Yesterday the Supreme Court ruled that jails could strip search any new inmate regardless of their suspected crime. The majority opinion stated that it does not matter if an inmate is arrested for a minor offense such as an outstanding traffic violation, they can be subject to a strip search. Of course the decision was predictably 5-4, with the conservative justices voting in favor of suspicionless strip searches and the liberal judges voting against them.
What I found most striking about the majority opinion is that Justice Kennedy invoked the "9/11 Defense" to support the majority argument. "Justice Kennedy responded that “people detained for minor offenses can turn out to be the most devious and dangerous criminals.” He noted that Timothy McVeigh, later put to death for his role in the 1995 Oklahoma City bombing, was first arrested for driving without a license plate. “One of the terrorists involved in the Sept. 11 attacks was stopped and ticketed for speeding just two days before hijacking Flight 93,” Justice Kennedy added."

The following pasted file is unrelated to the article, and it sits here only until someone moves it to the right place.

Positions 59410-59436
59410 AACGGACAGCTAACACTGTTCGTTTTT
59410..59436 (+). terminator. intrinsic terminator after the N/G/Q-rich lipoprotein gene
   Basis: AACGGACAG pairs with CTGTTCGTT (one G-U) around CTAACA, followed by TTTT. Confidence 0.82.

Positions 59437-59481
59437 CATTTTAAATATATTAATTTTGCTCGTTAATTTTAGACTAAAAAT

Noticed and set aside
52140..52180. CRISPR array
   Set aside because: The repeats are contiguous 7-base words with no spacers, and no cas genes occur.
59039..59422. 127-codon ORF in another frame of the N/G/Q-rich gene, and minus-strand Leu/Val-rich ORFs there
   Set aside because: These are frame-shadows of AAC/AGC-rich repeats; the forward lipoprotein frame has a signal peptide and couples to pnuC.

I honestly do not understand why the Justices used these inflammatory examples to support their arguments. Are the Justices implying that the Oklahoma City bombings and the 9/11 terrorist attacks would have been prevented if we strip searched McVeigh or the 9/11 terrorists? What would police officers have found if they conducted these strip searches, the terrorists' secret plans? I do not think terrorists carry around their plans on their person. And furthermore, are the Justices implying that since the US government is incapable of telling the good guys from the bad guys, one way to deal with that is to give police officers the power to violate the privacy of individuals?
What I find most frightening about the majority opinion is that the Justices could use it to justify limiting other civil liberties. From their point of view, if an action on part of the US government can prevent a terrorist attack, that may be enough to limit other civil liberties they deem less important than security. I honestly thought we learned from the last 11 years that using the 9/11 defense to justify an argument was a bad idea. Apparently not.